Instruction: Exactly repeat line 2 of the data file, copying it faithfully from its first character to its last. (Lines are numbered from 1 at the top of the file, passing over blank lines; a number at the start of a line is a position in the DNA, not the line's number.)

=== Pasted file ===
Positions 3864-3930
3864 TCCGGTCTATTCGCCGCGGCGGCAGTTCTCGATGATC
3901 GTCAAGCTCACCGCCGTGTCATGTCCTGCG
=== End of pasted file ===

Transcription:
3864 TCCGGTCTATTCGCCGCGGCGGCAGTTCTCGATGATC